When my husband read an early draft of this essay, he asked, "Why doesn't her partner have to support our daughter? After all, they agreed to raise children as Jews." What does it mean to raise a Jewish child?Go To Parenting
Attention all Beatles fans! That favorite of all tween and teen girls of the 60′s (confession: that would be me!) has chosen to be a Jew.
PAUL MCCARTNEY, baptized Roman Catholic but admittedly never very devout, quietly told pals after his marriage to socialite NANCY SHEVELL – who’s Jewish and takes her religion seriously – that he’s studying Judaism and promised his new bride he’ll convert, reports a friend of the star. The former Beatle’s first wife, LINDA EASTMAN, came from a prominent Jewish family and McCartney had talked about converting after they married, but just never got around to it. Paul told pals he’ll complete his conversion studies next year.
Dare we hope that he starts to write songs with Jewish themes?? I don’t usually care about what stars of stage, screen and music are doing, but this is different. (And we can trust the National Enquirer with this story, right?)
You know what? Maybe I’ll go out of my way to buy a really expensive lemon, keep it in a box as I walk around town, just to use it as garnish for the fish I’m going to cook.
I want to buy a lovely bouquest for my partner, but flowers are just so cliche. I know, I’ll buy some branches and a palm frond instead!
Ok, snarky, yes, but that’s what some members of the press wrote about photos of Ivanka Trump and her husband, Jared Kushner, walking to/from synagogue with their lulav and etrog for the festival of Sukkot. (If anyone needed proof that Jews don’t actually control the media, here it is: we wouldn’t have made those mistakes!)
The media’s interpretation of the photo is that of a celebrity launching a new hat style and her husband carrying flowers that he bought for her.
At InterfaithFamily.com we’ve always believed that programs designed and marketed explicitly as “for interfaith families” — sometimes called “targeted” programs — are very effective in engaging interfaith families in Jewish life and community. We’ve argued that the Boston Jewish community sees 60% of interfaith families raising their children as Jews in part because it is one of the few local communities that offers targeted programs. We’ve been dismayed at how little targeted programming is offered around the country, and with our InterfaithFamily/Chicago initiative we are piloting an approach that could turn that situation around.
We think that one of the reasons so little targeted programming is offered is that too many people have the notion that interfaith families are not interested in targeted programming, that they don’t want to be “segregated,” that they prefer to attend general programs for everyone. We’ve always believed that while some interfaith families don’t want to be singled out and prefer general programs, many others are interested in programs designed specifically for them, or in attending programs where they will find others like them. We’ve always believed that when couples first put a toe in the water of Jewish life and community, they are likely to be more comfortable with others like them, while later on they may no longer feel that need. These beliefs have often been dismissed as mere “anecdotes.”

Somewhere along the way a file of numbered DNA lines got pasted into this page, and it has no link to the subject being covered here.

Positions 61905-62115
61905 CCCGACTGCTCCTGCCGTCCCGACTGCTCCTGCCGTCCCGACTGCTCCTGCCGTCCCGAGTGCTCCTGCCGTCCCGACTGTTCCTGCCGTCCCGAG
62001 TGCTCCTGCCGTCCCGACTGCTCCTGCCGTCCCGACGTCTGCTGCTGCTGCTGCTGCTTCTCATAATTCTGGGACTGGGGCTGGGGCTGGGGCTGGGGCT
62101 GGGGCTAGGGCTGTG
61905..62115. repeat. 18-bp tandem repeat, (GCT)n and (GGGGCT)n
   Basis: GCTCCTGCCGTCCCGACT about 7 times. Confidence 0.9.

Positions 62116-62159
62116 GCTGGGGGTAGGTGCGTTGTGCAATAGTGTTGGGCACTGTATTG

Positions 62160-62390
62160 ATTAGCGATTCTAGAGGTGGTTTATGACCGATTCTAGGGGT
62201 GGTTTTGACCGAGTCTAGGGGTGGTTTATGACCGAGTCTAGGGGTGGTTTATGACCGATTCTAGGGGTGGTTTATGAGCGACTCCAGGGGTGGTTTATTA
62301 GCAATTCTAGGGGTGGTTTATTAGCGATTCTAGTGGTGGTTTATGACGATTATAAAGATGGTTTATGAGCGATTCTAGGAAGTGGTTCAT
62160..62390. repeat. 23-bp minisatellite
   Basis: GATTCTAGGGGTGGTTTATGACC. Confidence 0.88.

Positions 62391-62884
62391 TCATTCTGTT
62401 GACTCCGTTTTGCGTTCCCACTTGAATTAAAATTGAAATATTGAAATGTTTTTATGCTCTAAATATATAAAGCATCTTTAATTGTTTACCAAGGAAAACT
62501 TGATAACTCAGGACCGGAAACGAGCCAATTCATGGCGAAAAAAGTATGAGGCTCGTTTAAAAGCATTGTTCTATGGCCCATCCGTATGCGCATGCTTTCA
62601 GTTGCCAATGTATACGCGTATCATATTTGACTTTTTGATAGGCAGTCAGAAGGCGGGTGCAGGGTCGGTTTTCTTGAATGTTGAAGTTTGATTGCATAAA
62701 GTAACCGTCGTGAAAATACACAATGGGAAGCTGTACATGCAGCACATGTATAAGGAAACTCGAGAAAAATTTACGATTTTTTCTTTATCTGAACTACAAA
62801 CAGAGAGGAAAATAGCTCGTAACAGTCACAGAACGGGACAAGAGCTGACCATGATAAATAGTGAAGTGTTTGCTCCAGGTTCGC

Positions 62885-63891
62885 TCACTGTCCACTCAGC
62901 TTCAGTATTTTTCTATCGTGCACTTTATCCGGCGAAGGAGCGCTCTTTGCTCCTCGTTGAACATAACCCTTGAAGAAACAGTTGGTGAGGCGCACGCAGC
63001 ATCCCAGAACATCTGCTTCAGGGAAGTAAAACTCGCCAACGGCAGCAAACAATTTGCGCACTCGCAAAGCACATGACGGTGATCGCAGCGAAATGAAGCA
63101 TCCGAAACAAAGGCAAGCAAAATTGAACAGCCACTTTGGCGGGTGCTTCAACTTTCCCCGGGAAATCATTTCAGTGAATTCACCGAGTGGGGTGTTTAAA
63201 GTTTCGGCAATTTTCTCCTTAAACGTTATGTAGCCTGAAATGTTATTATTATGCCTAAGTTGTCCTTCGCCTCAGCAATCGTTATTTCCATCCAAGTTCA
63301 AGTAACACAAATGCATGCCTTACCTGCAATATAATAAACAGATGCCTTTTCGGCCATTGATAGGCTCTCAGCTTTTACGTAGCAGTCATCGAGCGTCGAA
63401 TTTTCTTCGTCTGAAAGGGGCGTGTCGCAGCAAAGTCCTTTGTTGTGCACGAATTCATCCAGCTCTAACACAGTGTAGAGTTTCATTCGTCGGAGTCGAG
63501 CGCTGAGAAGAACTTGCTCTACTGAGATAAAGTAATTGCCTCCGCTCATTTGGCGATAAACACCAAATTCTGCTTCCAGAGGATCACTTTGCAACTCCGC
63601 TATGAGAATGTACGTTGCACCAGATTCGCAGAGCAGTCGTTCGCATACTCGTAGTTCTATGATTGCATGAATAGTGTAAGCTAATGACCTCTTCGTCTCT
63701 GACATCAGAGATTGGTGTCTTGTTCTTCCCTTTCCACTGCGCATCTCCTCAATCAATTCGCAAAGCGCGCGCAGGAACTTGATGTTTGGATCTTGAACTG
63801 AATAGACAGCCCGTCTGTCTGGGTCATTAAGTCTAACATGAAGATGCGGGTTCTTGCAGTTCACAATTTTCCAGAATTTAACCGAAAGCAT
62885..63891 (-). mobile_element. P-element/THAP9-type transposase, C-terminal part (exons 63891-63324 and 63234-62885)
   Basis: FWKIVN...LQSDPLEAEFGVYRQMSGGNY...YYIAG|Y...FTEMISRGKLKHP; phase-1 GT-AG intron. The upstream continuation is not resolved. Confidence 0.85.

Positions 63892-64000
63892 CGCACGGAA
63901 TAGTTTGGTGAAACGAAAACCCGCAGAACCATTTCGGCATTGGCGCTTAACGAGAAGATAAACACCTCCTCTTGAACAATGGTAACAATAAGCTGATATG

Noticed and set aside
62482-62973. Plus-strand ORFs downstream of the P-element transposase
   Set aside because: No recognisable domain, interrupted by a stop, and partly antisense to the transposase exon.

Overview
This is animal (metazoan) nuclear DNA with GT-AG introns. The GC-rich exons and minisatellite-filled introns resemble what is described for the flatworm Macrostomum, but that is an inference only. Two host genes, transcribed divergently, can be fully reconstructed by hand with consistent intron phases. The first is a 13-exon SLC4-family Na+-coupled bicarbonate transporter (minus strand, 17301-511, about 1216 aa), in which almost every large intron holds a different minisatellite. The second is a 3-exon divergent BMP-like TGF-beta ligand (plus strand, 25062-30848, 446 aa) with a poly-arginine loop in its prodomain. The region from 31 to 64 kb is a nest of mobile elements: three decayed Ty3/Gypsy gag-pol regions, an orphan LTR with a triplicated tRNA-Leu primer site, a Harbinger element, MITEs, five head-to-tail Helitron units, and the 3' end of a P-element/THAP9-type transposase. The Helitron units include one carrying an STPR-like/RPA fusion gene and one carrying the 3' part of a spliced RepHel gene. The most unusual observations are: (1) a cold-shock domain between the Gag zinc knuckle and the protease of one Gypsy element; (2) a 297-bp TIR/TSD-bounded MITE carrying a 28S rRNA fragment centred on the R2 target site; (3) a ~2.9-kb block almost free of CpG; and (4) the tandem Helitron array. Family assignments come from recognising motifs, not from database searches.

Two years ago, we started adding questions to our annual December Holidays and Passover/Easter surveys, in an effort to get some data on what interfaith families really do prefer. We finally analyzed the data in four surveys, and the responses of just under 500 intermarried parents raising their children as Jews confirm what we believed: significant percentages of interfaith families are interested in targeted programs and are attracted to organizations that offer them.
We’re issuing a press release tomorrow, and posting it below. You can find the full report on the surveys here.
FOR IMMEDIATE RELEASE
(Newton, MA) – October 19, 2011 – Jewish communities and organizations offer very few programs that are designed and explicitly marketed as “for interfaith families.” Many Jewish professionals say that interfaith families do not want to be “singled out” and prefer to attend Jewish programs that are for everyone. New surveys by InterfaithFamily.com (IFF) reveal for the first time that in fact, interfaith families are attracted to Jewish organizations and synagogues that offer programs marketed as “for interfaith families” and prefer to attend programs targeted to them as well as general programs for everyone.
Respondents to InterfaithFamily.com’s annual Passover/Easter and December Holidays Surveys starting in December 2009 were asked whether they preferred to attend programs described as “for interfaith families” or programs for everyone, and what attracted them to Jewish organizations and synagogues.
“Our survey responses are illustrative of the attitudes and behaviors of interfaith families who are interested in Jewish life: significant percentages of them are interested in programs that are marketed as ‘for interfaith families’ and are attracted to synagogues and Jewish organizations that offer such programs,” said Edmund Case, CEO of InterfaithFamily.com. Respondents explained the reasons behind their preferences:
The need for explicitly targeted programs at a wide range of Jewish organizations and especially at our gateway portals like Jewish Community Centers has increased and will continue to increase as interfaith relationships continue to grow and the population of adult children of interfaith marriages of the 80’s and 90’s reaches maturity and considers their religious choices. “This is an opportunity that the Jewish community ignores at its peril,” said Karen Kushner, the director of InterfaithFamily.com’s Resource Center for Program Providers. “Attracting interfaith couples and families to Jewish programming successfully will determine the Jewish future of the children of today and tomorrow.”